• Text size Normal size text | Increase text size by 10% | Increase text size by 20% | Increase text size by 30%

More than 50,000 people risked perilous Gulf of Aden crossing last year

News Stories, 9 January 2009

© UNHCR/A.Fazzina
A group of civilians wade out to a smuggler's boat on the coast of Somalia ahead of the Gulf of Aden crossing.

GENEVA, January 9 (UNHCR) The UN refugee agency announced on Friday that more than 50,000 people made the perilous Gulf of Aden crossing from the Horn of Africa to Yemen last year and almost 600 died in the attempt.

"Final statistics for 2008 from our office in Yemen show that 50,091 people made the perilous voyage in smugglers' boats across the Gulf of Aden last year, and that at least 590 drowned. Another 359 were reported missing," UNHCR spokesman Ron Redmond told reporters in Geneva.

"This represents a 70 percent increase in arrivals over the previous year's total of 29,500 who made the journey with Somalia-based smugglers who are often brutal in their treatment of passengers. In 2007, the death toll was substantially higher 1,400," Redmond added.

There were again many reports of people being beaten to death during the crossings last year, but most of the deaths were due to drowning after passengers were forced overboard far off the Yemen coast in a bid by the smugglers to avoid detection by Yemeni authorities. The increase in arrivals reflects the desperate situation in Somalia and the Horn of Africa, a region scarred by civil war, political instability, famine and poverty.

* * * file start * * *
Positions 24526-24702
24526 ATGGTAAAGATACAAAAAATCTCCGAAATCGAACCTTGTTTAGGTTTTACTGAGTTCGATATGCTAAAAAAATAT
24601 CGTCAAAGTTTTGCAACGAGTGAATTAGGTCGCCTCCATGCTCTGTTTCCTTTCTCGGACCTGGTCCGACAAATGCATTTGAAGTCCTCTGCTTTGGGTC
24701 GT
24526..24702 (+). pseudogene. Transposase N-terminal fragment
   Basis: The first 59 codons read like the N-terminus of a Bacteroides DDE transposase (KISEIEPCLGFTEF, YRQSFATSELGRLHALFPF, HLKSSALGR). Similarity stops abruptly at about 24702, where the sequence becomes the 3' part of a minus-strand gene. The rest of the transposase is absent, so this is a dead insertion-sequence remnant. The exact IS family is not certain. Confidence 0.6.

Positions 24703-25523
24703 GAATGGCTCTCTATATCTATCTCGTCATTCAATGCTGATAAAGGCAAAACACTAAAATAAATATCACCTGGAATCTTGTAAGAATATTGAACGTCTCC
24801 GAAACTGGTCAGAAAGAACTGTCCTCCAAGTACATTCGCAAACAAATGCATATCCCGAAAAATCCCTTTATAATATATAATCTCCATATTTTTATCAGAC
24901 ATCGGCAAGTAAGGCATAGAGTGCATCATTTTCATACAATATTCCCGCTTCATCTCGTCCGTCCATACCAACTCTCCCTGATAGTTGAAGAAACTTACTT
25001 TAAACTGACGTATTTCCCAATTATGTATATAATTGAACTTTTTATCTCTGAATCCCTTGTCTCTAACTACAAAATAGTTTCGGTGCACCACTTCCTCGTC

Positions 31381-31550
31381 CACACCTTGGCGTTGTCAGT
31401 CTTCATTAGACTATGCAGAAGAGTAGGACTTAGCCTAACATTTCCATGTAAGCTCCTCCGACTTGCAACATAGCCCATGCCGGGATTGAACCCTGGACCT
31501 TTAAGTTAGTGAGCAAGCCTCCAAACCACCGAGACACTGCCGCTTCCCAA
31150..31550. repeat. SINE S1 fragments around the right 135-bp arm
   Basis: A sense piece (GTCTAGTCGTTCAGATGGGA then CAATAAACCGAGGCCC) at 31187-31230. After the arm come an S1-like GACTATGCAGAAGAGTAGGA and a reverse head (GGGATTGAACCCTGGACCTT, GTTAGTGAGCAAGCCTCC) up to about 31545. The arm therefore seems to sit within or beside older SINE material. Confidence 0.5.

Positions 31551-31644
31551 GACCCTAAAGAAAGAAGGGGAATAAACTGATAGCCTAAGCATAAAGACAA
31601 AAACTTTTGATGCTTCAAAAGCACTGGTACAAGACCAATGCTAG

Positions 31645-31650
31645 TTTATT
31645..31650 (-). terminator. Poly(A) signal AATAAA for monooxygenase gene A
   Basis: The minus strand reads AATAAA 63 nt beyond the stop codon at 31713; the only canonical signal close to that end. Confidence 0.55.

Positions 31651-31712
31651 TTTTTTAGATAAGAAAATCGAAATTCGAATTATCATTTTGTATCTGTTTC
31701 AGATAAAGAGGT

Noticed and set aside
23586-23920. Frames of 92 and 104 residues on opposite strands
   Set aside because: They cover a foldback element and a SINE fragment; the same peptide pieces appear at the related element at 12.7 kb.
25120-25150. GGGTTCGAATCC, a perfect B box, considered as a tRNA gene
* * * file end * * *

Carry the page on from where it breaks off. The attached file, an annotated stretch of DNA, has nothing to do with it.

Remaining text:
UNHCR is beefing up its response in Yemen by improving reception conditions for those who manage to reach its shores and has also carried out information campaigns in the Horn of Africa warning people of the dangers of using smugglers.

The UN refugee agency and its partners also have programmes aimed at improving living conditions of people with protection needs on the Africa side of the Gulf so that they don't need to risk their lives by crossing to Yemen.

• DONATE NOW •

 

• GET INVOLVED • • STAY INFORMED •

UNHCR country pages

Rescue at Sea

A guide to principles and practice as applied to migrants and refugees.

Flood Airdrop in Kenya

Over the weekend, UNHCR with the help of the US military began an emergency airdrop of some 200 tonnes of relief supplies for thousands of refugees badly hit by massive flooding in the Dadaab refugee camps in northern Kenya.

In a spectacular sight, 16 tonnes of plastic sheeting, mosquito nets, tents and blankets, were dropped on each run from the C-130 transport plane onto a site cleared of animals and people. Refugees loaded the supplies on trucks to take to the camps.

Dadaab, a three-camp complex hosting some 160,000 refugees, mainly from Somalia, has been cut off from the world for a month by heavy rains that washed away the road connecting the remote camps to the Kenyan capital, Nairobi. Air transport is the only way to get supplies into the camps.